Getting a credit card isn’t always easy, especially if you’re new to credit or have made some credit missteps.
If you can’t get approved on your own, you might be wondering if you can get someone to apply with you. After all, most loans allow you to get a cosigner.
Unfortunately, there are very few major credit cards that allow cosigners. In fact, Discover just dropped the option a year or two ago.
“There’s more administration paperwork getting multiple people to apply and agree,” says credit card expert Jason Steele. “Also, these accounts could have a higher default rate, as each account holder might assume the other is responsible.”
That doesn’t mean it’s impossible, though. Read on to learn why it’s worth looking into credit cards that allow cosigners and which issuers offer the option.
The pros and cons of getting a credit card with cosigner
The main reason why you might want to get a cosigner on a credit card is to get approved for a card you might not otherwise be eligible for.
As joint account holders, you’re equally responsible for the debt you incur on the card, but that also means that you both get the benefits of the positive credit history established with the card.
Of course, there are some drawbacks to getting a cosigner on your credit card. For starters, you can’t always remove the other person from your account after your credit has improved.
Instead, you’d have to cancel the card and open up a separate account. And as we previously mentioned, both you and your cosigner are legally liable for the debt you incur with the card.
So, if you rack up a bunch of credit card debt, it could hurt your cosigner’s credit score. What’s more, it could ruin their credit if you default on the account.
In other words, your next Thanksgiving dinner might not be pleasant if you abuse your cosigner’s trust.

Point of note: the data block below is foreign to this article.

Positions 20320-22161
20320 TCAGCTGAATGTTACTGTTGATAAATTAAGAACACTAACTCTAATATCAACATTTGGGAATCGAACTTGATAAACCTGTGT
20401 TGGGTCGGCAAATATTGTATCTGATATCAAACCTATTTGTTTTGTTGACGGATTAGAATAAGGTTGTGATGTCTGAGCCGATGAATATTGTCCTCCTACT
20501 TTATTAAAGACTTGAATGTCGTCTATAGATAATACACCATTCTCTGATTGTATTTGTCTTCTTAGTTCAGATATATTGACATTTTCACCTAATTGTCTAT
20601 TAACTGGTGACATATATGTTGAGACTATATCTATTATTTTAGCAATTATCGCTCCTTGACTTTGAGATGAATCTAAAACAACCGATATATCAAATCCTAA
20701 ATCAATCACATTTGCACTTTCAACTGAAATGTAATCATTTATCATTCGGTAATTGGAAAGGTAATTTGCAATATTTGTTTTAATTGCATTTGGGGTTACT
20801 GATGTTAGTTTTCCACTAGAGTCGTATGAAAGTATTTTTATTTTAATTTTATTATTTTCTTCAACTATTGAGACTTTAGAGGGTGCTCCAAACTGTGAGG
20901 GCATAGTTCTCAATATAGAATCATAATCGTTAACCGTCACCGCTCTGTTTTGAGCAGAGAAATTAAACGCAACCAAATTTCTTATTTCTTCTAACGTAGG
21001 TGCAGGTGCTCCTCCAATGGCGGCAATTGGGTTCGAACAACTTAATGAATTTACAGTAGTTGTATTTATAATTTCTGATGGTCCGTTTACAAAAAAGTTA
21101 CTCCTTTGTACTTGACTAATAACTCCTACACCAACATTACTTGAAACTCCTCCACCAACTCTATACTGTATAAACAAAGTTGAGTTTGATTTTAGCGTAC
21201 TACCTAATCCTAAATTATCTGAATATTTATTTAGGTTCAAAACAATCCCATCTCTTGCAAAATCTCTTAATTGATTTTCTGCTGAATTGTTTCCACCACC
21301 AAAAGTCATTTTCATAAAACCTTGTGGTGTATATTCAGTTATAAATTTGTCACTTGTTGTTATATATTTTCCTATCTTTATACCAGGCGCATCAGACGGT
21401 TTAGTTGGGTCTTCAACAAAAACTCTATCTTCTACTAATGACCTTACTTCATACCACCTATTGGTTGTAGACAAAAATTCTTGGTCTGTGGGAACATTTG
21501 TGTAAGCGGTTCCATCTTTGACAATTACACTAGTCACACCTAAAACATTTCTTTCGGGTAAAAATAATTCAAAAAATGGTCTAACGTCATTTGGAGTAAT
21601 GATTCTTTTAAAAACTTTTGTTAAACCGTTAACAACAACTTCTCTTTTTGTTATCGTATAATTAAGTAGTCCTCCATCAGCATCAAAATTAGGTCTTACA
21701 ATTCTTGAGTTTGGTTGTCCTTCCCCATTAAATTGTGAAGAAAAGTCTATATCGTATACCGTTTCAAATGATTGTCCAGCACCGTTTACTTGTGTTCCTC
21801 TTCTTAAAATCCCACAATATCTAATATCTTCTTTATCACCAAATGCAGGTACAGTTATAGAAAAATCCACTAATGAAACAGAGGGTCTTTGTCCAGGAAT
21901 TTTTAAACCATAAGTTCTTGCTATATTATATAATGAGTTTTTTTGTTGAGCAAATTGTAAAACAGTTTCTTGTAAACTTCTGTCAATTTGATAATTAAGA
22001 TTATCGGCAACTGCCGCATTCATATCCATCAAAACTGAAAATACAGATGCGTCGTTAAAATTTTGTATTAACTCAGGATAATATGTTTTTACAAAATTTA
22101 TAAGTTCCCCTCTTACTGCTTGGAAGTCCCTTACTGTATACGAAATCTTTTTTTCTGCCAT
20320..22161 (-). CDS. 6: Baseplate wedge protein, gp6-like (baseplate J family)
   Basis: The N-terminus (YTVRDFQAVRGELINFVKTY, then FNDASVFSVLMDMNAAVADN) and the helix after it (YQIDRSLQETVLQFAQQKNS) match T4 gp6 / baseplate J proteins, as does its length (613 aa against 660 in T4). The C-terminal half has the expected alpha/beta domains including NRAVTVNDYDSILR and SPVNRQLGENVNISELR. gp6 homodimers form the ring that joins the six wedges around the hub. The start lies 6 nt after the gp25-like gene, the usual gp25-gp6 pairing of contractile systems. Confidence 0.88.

Credit cards that allow cosigners
There are only a few major credit card issuers that allow cosigners, but that doesn’t mean you have only a handful of options. Your local credit unions or community banks may offer the option, as might bigger banks like the ones listed below.
If you’re intent on getting a cosigner or thinking about cosigning a credit card, check out your local options as well as the following:
Consider getting added as an authorized user instead
If you don’t like any of the credit cards that allow cosigners or can’t manage to get someone to agree to cosign for you, consider trying to get added as an authorized user instead.
You can generally be added as an authorized user on any type of credit card from any issuer. An authorized user is different than getting a cosigner in that you’ll be getting added to someone else’s existing account.
You don’t need to apply to become an authorized user, so there’s no credit check. Also, you can typically benefit from the card’s previous account history as well as future account activity.
So, in many cases, your credit could see a huge improvement immediately.
As an authorized user, you’re not liable for any of the debt you incur with the card — the primary cardholder is. So, again, it’s important to gain and maintain trust in your relationship with the person.
Getting removed as an authorized user is also much easier than getting rid of a cosigner. The primary account holder just needs to call the credit card issuer and ask that you be removed from the account.
Just keep in mind that you may lose the entirety of the card’s history from your credit report. So, avoid having this done unless your credit is in better shape.
Are credit cards that allow cosigners right for you?
Getting a cosigner on a credit card has its pros and cons, so it’s important to consider your situation and goals before choosing whether to go that route or the authorized user path.
If you want to get a cosigner on a credit card, check out the top Bank of America credit cards, U.S. Bank credit cards, and Wells Fargo credit cards to see if there are any that fit your needs.
And remember, you can have access to all of the top credit cards if you opt to become an authorized user instead.
Lastly, “You can apply for a card with lower credit requirements such as a secured card,” says Steele.
Secured credit cards aren’t ideal because of the collateral they require, but they can be a good option if you can’t convince someone to cosign or add you as an authorized user.
Thoroughly explore all three options before coming to a decision. Whichever option you choose, start working to improve your credit as soon as possible so that you can get a solid credit card on your own in the future.
Compare personal credit cards side-by-side to find the best one for you.
Ben Luthi is a personal finance writer and a credit cards expert who loves helping consumers and business owners make better financial decisions. His work has been featured in Time, MarketWatch, Yahoo! Finance, U.S. News & World Report, CNBC, Success Magazine, USA Today, The Huffington Post and many more.